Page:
Located in Wasgau, Southwestern Germany, Berwarstein Castle is first documented in 1152. Prior to that, no record of it or the reason form it's construction is known. Emperor Frederick Barbarossa ceded the Castle to the local Bishop for his personal use. By the 13th Century, the structure was a Noble Residence (from where the castle was named after the Family “Berwarstein”). In 1314, a “war” was fought between The Berwarstein Family and The Cities of Strasbourg and Hagneau.
Both City Armies were unable to take the castle by siege (it fell due to a traitor inside). Hostages and vast amounts of monies were taken. The Berwarstein Family were able to ransom back their hostages, but at the cost of selling their residence. The local Bishop took control of Berwarstein again. He developed a more robust defensive system (reinforcing the Defensive walls to 10 feet thick and the adding of Defensive Towers). A series of Ramparts and Bastions were constructed in addition. Berwarstein was eventually inherited by the bishop's relatives (where it remaine din their control until a fire in 1591 destroyed much of the interior structures).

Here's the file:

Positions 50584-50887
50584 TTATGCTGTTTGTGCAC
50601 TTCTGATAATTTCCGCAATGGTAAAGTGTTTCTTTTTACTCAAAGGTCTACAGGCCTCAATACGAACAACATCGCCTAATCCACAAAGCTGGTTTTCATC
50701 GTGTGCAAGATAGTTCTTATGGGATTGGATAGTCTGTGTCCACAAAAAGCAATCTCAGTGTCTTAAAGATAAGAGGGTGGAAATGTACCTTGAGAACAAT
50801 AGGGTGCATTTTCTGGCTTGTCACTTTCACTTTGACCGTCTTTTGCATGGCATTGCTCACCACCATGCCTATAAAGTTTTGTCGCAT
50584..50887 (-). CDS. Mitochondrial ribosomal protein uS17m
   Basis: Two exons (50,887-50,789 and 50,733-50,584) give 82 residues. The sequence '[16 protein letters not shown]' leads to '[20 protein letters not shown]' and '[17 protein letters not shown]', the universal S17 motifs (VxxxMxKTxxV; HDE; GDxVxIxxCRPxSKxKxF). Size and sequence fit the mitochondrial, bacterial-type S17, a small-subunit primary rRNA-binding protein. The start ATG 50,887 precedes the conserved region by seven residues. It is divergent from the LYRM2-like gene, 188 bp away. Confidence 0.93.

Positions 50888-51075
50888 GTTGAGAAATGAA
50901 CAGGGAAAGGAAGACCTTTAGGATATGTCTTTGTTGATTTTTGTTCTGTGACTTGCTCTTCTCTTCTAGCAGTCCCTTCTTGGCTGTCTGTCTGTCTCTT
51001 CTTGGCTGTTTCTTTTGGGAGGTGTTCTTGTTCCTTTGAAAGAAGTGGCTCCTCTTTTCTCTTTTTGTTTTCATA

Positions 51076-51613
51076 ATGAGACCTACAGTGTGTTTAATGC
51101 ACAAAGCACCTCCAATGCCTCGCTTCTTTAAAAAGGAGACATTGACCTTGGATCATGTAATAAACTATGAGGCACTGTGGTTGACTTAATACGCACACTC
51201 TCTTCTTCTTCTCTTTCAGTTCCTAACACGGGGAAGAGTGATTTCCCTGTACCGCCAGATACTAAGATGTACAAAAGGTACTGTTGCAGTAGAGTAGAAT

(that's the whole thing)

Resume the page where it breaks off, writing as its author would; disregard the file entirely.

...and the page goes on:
The castle remained uninhabited and in a poor state until it was ceded to Baron Waldenburg (by The Treaty of Westphalia in 1648). The Baron did not repair the castle. Purchased by a private party in 1922, a limited amount of renovations were conducted. During World War II, the nearby residents of Erienbach sought refuge in Berwarstein (their Town was destroyed by Allied Bombers). They survived in the long and deep tunnels located below the castle. Unknown to many, Berwarstein had these tunnels constructed by The Berwarstein Family to escape the 12th Century siege. More renovations were made in the the 1960s. The majority of the tunnels have since collapsed and can no longer be seen. The interior defenses and Main Bregfried Tower are still standing.